• bulk density
  • microbe activity

However, there are also risks associated with manure application. Manure may contain pathogens, heavy metals, volatile organic compounds (VOCs), and pharmaceuticals/antibiotics. If mishandled, manure may cause excess nutrients to find their way to ground or surface water through leaching or runoff. Air quality impact may also be a concern, related to the smell of ammonia and sulfur and the release of greenhouse gases (GHGs) such as methane (CH4) and nitrous oxide (N2O).

Manure storage is often required because it is not always possible to apply manure as it is produced. Manure management planning must consider several factors:

  • production (yearly/daily output)
  • collection (how is it moved/handled)
  • storage (liquid versus solid containment)
  • treatment
  • transfer
  • use (on-farm, sold)

Looks can be deceiving, and manure nutrient content can vary greatly. Table 1 describes moisture content and nutrient values from 2,054 poultry litter samples in Arkansas (VanDevender et al., 2004). Table 2 shows nutrient losses from a variety of different manure systems (Fulhage & Pfost, 2002). Management practices can play a huge role, along with diet formulation and phytase use, in the wide variations that can exist in manure moisture and nutrient content. A laboratory analysis is required to know exactly what nutrients are present in manure at what levels. Table 3 lists nutrients from a variety of manure types (Zublena et al., 1990).

Table 1. Poultry litter moisture and nutrient content from 2,054 samples in Arkansas.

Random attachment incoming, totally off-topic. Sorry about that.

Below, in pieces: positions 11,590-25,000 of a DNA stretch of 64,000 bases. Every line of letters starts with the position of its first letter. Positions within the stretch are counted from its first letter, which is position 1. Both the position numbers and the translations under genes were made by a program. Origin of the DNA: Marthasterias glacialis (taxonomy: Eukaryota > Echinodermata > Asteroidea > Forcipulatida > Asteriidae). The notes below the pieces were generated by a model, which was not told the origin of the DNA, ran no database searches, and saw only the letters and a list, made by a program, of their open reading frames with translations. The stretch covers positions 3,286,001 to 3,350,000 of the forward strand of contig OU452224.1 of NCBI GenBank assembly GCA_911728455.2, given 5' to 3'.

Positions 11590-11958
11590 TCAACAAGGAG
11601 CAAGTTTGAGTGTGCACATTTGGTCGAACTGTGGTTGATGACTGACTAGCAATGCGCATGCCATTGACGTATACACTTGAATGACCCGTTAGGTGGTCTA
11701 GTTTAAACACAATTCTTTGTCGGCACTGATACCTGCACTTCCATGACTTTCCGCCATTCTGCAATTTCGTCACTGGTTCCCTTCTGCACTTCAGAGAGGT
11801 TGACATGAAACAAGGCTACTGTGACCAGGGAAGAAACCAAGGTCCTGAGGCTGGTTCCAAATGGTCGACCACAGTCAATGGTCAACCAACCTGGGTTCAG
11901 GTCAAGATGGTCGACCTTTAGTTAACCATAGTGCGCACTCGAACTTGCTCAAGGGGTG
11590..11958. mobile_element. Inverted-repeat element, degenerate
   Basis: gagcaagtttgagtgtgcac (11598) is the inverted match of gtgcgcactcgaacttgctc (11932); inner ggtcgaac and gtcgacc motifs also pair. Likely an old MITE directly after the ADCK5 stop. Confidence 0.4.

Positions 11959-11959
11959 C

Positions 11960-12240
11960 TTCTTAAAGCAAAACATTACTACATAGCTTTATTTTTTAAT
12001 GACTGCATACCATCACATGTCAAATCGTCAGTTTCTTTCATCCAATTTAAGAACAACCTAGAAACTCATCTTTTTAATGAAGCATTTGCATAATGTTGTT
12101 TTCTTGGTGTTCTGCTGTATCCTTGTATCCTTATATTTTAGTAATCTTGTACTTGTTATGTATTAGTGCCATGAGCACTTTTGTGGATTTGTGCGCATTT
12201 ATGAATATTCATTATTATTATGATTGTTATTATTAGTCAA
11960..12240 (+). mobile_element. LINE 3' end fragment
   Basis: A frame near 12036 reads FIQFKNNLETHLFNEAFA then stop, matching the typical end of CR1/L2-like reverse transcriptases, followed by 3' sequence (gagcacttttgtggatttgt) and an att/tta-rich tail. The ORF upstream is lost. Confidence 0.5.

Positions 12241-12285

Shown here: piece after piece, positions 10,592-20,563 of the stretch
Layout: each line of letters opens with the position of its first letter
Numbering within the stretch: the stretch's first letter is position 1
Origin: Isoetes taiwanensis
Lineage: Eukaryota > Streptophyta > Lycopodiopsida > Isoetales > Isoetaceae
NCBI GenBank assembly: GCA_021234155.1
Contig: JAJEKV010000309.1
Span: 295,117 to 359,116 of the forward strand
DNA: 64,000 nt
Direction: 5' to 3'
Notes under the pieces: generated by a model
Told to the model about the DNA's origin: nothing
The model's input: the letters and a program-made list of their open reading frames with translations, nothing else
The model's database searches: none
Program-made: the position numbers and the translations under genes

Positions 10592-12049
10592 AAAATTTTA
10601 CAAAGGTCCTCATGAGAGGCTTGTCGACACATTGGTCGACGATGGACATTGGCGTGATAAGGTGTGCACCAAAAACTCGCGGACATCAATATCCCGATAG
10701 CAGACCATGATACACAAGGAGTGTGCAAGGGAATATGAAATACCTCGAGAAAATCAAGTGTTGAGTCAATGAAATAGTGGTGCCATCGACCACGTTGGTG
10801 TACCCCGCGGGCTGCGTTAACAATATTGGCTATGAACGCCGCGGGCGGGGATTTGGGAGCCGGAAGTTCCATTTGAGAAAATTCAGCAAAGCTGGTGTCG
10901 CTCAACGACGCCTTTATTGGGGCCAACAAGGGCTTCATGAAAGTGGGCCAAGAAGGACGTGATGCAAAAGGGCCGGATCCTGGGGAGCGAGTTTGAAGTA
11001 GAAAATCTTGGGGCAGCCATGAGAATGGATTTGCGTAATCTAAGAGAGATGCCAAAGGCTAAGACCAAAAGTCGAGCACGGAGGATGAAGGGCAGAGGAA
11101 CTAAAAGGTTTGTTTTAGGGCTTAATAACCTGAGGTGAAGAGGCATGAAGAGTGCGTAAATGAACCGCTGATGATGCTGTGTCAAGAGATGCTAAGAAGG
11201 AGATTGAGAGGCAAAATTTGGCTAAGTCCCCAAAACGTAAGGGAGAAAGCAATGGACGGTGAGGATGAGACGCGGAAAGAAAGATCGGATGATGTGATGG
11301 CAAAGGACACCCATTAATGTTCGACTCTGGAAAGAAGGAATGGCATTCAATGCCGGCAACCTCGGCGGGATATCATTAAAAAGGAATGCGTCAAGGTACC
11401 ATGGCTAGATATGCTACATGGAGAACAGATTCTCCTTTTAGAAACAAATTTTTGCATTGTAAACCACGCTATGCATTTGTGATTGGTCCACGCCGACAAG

Moisture content (%) N (lb/ton) P2O5 (lb/ton) K2O (lb/ton)
Minimum 2 22 18 23
Maximum 47 98 96 80
Mean 23 60 58 52

Adapted from VanDevender et al. (2004).

Table 2. Nutrient losses from various manure handling systems.

Solid manure system N % lost P2O5 % lost K2O % lost
Daily scrape and haul 20–35 5–15 5–15
Manure pack 20–40 10–20 10–20
Poultry, deep pit or litter 25–50 5–15 5–15
Solids on open lot N % lost P2O5 % lost K2O % lost
Scrape once/year 40–55 20–40 30–50
Daily scrape and haul 20–35 10–20 15–25
Separated solids, 90 d storage 30 10–20 10–20
Liquid manure system N % lost P2O5 % lost K2O % lost
Anaerobic pit 15–30 5–20 5–20
Aboveground storage 10–30 5–15 5–15
Manure basin or runoff pond, 120–180 d storage 20–40 5–50 5–50
Liquid, lagoon 70–85 50–80 30–80
Lagoon, 365 d storage 90 50–80 30–80

Adapted from Fulhage and Pfost (2002).

Table 3. Secondary and micronutrients in various poultry manures.

Layer (lb/ton) Ca Mg S Na Fe Mn B Mo Zn Cu
Under-cage scraped 43.0 6.1 7.1 4.5 0.5 0.27 0.05 <0.01 0.32 0.04
High-rise stored 86.0 6.0 8.8 5.0 1.8 0.52 0.05 <0.01 0.37 0.04
Broiler litter (lb/ton) Ca Mg S Na Fe Mn B Mo Zn Cu
Broiler house 41.0 8.0 15.0 13.0 1.3 0.67 0.05 <0.01 0.63 0.45
Roaster house 43.0 8.5 14.0 13.0 1.6 0.74 0.05 <0.01 0.68 0.51
Breeder house 94.0 6.8 8.5 8.6 1.3 0.57 0.04 <0.01 0.52 0.21